In the midst of the Severodonetsk offensive, Ukrainian Defense Ministry spokesman Oleksandr Motuzianyk said Russian forces were “now trying to encircle our troops in the Donetsk and Luhansk regions”, and were regrouping to launch an offensive towards Sloviansk, a strategic point. city ​​that could become the center of the next crucial battle.

The battles in eastern Ukraine are fought in much more open terrain than the more densely populated urban environment around Kyiv. This explains the urgency with which the Ukrainians demanded heavier weapons – especially artillery systems capable of hitting targets at greater ranges – from the United States and its allies.

President Joe Biden announced on Wednesday that the United States would send more advanced rockets, including high-mobility artillery systems with ammunition that can launch rockets up to 49 miles, a range far beyond anything the Ukraine has sent so far.

This is good news for Kyiv, but Russia’s eastern offensive is attracting international media attention in Ukraine. And that may be what Putin is counting on, perhaps aware that high energy costs and rising consumer prices – both exacerbated by the war in Ukraine – are more likely to be the focal point. public opinion (and boost election results) in the United States and elsewhere.

Putin can also count on short bursts of diplomatic attention. This is the same Russian leader who doubled his support for Syrian President Bashar al-Assad in 2015 after Damascus suffered a series of defeats. This war – now entering its 12th year – continued even as the world’s attention turned to Ukraine.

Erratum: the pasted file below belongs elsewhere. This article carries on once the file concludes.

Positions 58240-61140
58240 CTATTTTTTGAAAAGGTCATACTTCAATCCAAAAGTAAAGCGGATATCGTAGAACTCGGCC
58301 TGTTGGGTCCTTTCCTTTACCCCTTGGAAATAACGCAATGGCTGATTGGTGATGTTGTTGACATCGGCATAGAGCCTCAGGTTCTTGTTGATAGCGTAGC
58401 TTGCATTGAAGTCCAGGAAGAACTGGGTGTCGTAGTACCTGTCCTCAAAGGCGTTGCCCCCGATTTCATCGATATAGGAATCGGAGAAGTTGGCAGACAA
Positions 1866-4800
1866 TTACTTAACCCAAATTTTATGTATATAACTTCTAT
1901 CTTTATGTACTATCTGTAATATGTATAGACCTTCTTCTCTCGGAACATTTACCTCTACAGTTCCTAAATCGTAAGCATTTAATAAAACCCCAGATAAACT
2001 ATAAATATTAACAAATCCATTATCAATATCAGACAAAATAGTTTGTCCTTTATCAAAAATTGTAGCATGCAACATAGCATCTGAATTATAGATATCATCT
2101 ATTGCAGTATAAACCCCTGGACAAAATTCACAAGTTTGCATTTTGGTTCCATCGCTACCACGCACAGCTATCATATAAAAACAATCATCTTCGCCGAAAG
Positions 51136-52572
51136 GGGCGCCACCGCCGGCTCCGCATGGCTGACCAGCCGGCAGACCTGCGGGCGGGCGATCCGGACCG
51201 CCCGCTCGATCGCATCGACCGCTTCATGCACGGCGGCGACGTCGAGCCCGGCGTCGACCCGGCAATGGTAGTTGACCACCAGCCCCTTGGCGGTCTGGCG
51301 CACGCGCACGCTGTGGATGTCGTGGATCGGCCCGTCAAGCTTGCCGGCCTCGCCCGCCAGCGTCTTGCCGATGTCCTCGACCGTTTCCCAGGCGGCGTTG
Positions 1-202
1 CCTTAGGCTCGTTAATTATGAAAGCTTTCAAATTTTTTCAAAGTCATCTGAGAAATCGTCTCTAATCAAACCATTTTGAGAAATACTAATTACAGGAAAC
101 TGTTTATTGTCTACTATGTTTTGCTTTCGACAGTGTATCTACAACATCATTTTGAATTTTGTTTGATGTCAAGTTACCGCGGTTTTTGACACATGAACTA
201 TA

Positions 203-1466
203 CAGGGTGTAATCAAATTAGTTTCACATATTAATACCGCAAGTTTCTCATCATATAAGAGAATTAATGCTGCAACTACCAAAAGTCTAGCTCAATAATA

In this regard, Zelensky has been one of Ukraine’s greatest assets in the information war. He made a series of virtual appearances before parliaments around the world, while reminding other world leaders that they might be inclined to appease Putin by pressuring Ukraine to cede territory, which it it is the Ukrainian people, not them, who should decide the results.

During Zelensky’s appearances with wounded Ukrainian soldiers and civilians, the Ukrainian leader takes selfies and projects a warm, humane and thoughtful style of leadership. This contrasts with the Russian leader’s solitary public visit to a military hospital: Putin, dressed in an oversized white lab coat, met wounded soldiers and officers who remained loyal to their commander-in-chief.

But Putin, who has shut down all domestic political opposition and effectively controls his country’s airwaves, does not face the same domestic pressure as Zelensky. Nikolai Patrushev, the head of Putin’s Security Council, said in recent remarks that Russian forces were not “chasing deadlines” in Ukraine, suggesting that Putin had a much more open timetable for his war in Ukraine. Ukrainians, on the other hand, fear international fatigue, which could lead the international community to pressure their government to make concessions to Putin.

“You have the watches, but we have the time.” This saying, sometimes attributed to a captured Taliban fighter, embodied the American dilemma in the war in Afghanistan, a grudging recognition that insurgencies operated across different political and time horizons, and that insurgents only needed to survive – not to defeat – the technologically superior American military.

To use this phrase, perhaps the decisive factor in Ukraine is who has time: a Russian dictator likely to retain power until his death or a Ukrainian people struggling for national survival.